Furthermore, the DEC is studying the possibility that the parking restrictions in the SIP may apply not only to CO, but also particulate matter and ozone, neither of which are within EPA target levels for NYC. If this is the case, the City’s CO attainment may be moot. It remains a mystery why the City is pushing so hard for more parking. The zoning was changed when NYC was a contender for the 2012 Olympics and had proposed building a stadium over the Hudson Yards. With the bid a memory, the zoning change is now a relic. With PlaNYC, congestion pricing and the great promise of progress looming over the City, to encourage more traffic-inducing parking spaces is counterproductive at best.

In related news, the MTA could soon be accepting public comment on those closely guarded Hudson Yards development proposals.

Photo: hotdogger13/Flickr

  • Hilary

    It is confounding to me that there seem be no plans to connect either the 7 extension or the new Penn Station with the waterferries. Let NJ come to the circus and games and concerts by water. And let the new residents of the west side park their cars in NJ – or just take the ferry over to shop.

  • Dave H.

    It turns out New York does not have to secede after all. Albany is actually good for something.

  • Anonymous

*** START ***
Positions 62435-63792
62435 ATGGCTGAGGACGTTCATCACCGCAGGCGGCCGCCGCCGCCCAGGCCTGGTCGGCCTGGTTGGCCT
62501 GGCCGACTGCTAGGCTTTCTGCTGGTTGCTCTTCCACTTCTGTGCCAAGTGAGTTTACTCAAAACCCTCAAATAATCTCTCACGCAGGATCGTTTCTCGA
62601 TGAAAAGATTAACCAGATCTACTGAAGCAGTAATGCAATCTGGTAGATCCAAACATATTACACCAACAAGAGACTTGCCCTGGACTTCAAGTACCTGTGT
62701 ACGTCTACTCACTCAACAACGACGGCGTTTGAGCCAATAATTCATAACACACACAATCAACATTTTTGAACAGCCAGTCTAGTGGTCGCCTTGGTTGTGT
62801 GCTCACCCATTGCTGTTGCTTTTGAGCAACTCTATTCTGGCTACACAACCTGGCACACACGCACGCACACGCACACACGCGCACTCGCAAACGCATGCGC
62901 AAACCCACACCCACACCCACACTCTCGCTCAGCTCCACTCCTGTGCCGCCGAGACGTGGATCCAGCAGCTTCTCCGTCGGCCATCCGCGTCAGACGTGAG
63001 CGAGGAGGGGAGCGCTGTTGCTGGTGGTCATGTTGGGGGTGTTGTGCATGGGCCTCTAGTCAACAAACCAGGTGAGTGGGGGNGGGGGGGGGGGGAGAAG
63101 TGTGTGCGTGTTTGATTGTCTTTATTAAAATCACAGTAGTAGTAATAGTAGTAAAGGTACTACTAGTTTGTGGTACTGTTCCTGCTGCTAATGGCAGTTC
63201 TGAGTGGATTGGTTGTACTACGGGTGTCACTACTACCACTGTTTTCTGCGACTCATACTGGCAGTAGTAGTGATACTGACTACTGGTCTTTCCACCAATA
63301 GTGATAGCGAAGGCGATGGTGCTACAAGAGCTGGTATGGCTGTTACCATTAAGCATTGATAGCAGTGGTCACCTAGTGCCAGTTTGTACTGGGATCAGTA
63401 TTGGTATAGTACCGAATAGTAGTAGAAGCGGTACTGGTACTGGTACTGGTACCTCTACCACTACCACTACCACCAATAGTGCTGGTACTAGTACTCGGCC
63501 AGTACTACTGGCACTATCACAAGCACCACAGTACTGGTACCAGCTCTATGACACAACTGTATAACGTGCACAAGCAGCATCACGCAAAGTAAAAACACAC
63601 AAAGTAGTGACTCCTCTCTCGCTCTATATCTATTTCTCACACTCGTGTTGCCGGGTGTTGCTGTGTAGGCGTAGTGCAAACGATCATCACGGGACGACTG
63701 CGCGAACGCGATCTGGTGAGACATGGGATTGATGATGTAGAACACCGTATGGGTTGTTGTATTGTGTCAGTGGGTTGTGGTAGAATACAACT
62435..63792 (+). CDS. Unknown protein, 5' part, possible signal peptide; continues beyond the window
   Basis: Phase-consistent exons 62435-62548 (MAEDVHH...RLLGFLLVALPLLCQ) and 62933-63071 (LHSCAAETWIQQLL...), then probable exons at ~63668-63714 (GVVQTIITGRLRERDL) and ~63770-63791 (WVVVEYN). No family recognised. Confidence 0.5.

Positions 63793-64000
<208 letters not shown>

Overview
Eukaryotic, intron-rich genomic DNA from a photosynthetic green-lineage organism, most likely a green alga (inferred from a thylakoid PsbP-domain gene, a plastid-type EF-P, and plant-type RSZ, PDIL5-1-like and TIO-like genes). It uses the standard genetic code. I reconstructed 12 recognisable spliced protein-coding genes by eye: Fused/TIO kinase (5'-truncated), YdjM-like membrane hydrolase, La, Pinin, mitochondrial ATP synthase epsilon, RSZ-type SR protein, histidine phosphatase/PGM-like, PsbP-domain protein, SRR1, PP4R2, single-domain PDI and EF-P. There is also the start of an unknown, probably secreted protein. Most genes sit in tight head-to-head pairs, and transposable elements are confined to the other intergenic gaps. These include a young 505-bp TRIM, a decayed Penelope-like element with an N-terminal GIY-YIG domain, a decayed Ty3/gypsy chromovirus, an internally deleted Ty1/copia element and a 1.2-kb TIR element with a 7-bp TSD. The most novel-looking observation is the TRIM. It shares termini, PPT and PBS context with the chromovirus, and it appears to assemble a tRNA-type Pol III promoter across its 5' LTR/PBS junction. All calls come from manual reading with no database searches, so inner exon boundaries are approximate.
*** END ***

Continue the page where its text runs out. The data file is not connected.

The real mystery is why Tri-State Transportation Campaign is playing dumb (at best) or lying. The zoning is hardly a relic, it had nothing to do with the stadium or the Olympic Bid, and is promoting construction of 24 million SF of office space as well as many residential towers … and that doesn’t even include the Western Rail Yards, what’s being planned for Moynihan/MSG or the entire High Line area. That’s why they need all those parking spaces. Duh!

  • Angus Grieve-Smith

    Duh! to you too. I don’t want parking used to “promote” new construction: if it isn’t transit friendly, it shouldn’t be built in Manhattan.

  • Davis

    Duh! You have no idea what you are talking about. There is no required parking in the rest of the Manhattan CBD which, you may have noticed, has lots of office space, residential towers and plenty of new development happening. If you talk to developers you’ll find, for the most part, that they don’t want to be required to build parking in high density and high rent parts of Manhattan. The Hudson Yards parking requirements are a complete anomaly, contrary to the Mayor’s PlaNYC goals and it is not at all clear who these parking requirements are meant to serve.